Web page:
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Your Thursday Wake-Up Call: Amazon Wants Your House Keys. Plus, Apple Says No To Nudity and Cursing

By Published on .

Welcome to Ad Age's Wake-Up Call, our daily roundup of advertising, marketing, media and digital-related news. What people are talking about today: Amazon's new service will let delivery people open your front door to drop packages inside your home. Wait, let us rephrase that: Amazon will charge you $249.99 to make it more convenient for you to buy from Amazon. The $249.99 price tag for Amazon Key, as it's called, includes a security camera, smart lock and an app. Amazon figured people might be creeped out by the idea of strangers opening their doors, so the app shows you video footage of the delivery.
Still, the whole concept gave many people pause, and not only about security issues.

'Disturbing incidents'

The NAACP issued a travel advisory against American Airlines, saying it has documented a "pattern of disturbing incidents reported by African-American passengers." Ad Age's Adrianne Pasquarelli says this "might be just the tip of the iceberg as all industries, especially airlines, face increased scrutiny of race and gender bias." American says it will not tolerate discrimination, and it has reached out to the NAACP to talk about the issues.

Forbidden fruit
Apple is spending $1 billion on original programming, and it wants that content to be wholesome and family-friendly. In other words, as Bloomberg reports, Apple's "top executives don't want kids catching a stray nipple," since its first content will be released to everyone with an Apple device. Another interesting nugget from Bloomberg's story: Apple's "Carpool Karaoke" was delayed to edit out "foul language and references to vaginal hygiene." The company is reportedly in the market for content with wide appeal, like NBC's "This is Us." In other words, Apple seems to be looking at network TV as a model as it breaks into show business.

Also: The Disney Channel's teen show "Andi Mack" will have a gay storyline, a first for the channel, People reports.

For real?
Trumpy Bear is a stuffed teddy bear with an orange comb-over. There's a secret zipper on its fluffy torso for storing an American flag. Its online infomercials seem a lot like a spoof. But apparently it's a real product: Ad Age's Simon Dumenco looked into it, and "if it's a joke, it's an expensive joke," he writes. The bear is now backed by a national TV campaign, according to iSpot.tv. The low-budget two-minute infomercial is very much worth your time: Trumpy Bear gets hoisted up a flagpole, cruises on a motorcycle with a former marine and (what else?) rides on a golf cart.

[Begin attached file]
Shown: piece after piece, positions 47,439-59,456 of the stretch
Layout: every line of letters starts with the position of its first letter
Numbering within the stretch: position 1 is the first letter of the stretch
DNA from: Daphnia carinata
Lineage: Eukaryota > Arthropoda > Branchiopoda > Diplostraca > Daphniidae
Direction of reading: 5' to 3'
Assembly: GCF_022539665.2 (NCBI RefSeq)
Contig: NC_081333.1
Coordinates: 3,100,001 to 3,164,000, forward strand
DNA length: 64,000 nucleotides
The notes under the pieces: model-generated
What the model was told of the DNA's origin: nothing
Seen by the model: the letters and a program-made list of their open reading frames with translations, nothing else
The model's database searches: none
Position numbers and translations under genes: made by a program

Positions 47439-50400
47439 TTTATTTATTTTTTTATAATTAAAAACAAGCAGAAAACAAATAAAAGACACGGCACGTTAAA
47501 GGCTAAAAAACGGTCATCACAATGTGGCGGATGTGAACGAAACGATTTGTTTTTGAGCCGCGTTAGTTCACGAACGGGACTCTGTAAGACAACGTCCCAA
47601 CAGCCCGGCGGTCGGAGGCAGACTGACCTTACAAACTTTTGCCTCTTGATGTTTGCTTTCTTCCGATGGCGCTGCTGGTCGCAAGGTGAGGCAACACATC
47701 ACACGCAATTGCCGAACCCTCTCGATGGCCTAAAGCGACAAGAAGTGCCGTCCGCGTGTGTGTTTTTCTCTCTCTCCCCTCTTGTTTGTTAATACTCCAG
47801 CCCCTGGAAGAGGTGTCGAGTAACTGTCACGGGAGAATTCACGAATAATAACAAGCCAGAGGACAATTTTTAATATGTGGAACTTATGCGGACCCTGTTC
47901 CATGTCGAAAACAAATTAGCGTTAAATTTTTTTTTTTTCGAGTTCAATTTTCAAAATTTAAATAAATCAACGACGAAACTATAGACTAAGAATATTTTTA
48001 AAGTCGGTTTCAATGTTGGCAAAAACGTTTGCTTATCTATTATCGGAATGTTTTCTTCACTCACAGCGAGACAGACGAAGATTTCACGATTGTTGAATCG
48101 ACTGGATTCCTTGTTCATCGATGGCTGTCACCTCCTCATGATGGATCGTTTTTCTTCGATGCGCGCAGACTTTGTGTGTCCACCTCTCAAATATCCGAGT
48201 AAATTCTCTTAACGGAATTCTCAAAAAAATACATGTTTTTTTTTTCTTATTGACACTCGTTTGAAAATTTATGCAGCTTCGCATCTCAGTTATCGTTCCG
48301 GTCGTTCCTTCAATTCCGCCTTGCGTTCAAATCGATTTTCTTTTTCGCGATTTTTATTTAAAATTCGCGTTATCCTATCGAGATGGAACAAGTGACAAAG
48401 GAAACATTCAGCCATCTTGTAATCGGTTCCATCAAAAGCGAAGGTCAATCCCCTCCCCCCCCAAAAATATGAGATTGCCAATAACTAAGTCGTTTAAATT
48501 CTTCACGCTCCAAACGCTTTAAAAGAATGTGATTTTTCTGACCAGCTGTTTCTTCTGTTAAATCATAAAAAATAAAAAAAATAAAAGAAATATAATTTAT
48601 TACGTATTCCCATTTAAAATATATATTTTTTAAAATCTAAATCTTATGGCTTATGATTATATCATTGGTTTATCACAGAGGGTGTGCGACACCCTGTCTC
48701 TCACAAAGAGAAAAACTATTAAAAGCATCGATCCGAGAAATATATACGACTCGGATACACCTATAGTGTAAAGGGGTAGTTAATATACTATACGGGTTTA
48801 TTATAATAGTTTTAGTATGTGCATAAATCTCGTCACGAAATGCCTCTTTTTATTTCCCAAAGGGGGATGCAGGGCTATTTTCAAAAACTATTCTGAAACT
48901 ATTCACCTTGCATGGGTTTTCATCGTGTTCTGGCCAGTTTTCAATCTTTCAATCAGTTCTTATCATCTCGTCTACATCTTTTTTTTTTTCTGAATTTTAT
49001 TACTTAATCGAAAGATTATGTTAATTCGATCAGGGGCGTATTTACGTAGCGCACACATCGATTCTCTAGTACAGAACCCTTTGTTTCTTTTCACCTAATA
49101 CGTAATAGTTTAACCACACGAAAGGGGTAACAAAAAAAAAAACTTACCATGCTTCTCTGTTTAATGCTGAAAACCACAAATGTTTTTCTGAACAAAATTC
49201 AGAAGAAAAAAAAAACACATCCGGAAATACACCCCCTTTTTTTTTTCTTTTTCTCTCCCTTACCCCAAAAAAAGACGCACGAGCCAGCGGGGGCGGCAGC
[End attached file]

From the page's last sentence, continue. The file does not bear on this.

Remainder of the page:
Just briefly:

Yet again: Another prominent media figure has been accused of sexual harassment. Five women have accused Mark Halperin of harassing them while he was at ABC News, CNN reports. The "Game Change" co-author said he is "deeply sorry."

Deregulation: The FCC "plans to eliminate decades-old media ownership rules meant to protect local coverage and diversity in media voices," The New York Times reports.

Review: BMW has put its U.S. creative account into review, Ad Age's E.J. Schultz and Lindsay Stein report. MDC Partners-owned KBS is the incumbent.

Up next: Jeff Glor will be anchor for the CBS Evening News.

Gummy bears: A documentary accuses German candy maker Haribo of "using suppliers who treat workers and pigs inhumanely," the New York Daily News says. The company says it is investigating.

Headline of the day: "A 22-year-old makes a living selling bongs that cost up to $300,000 and look like fine china," from Business Insider.

Creativity pick of the day: Johnnie Walker's new spot is sure to get noticed: It's about an immigrant celebrating his successful test to become a U.S. citizen. And it turns out he knows more about U.S. history than his American drinking buddies. Watch it here, and read more by Ad Age's E.J. Schultz.

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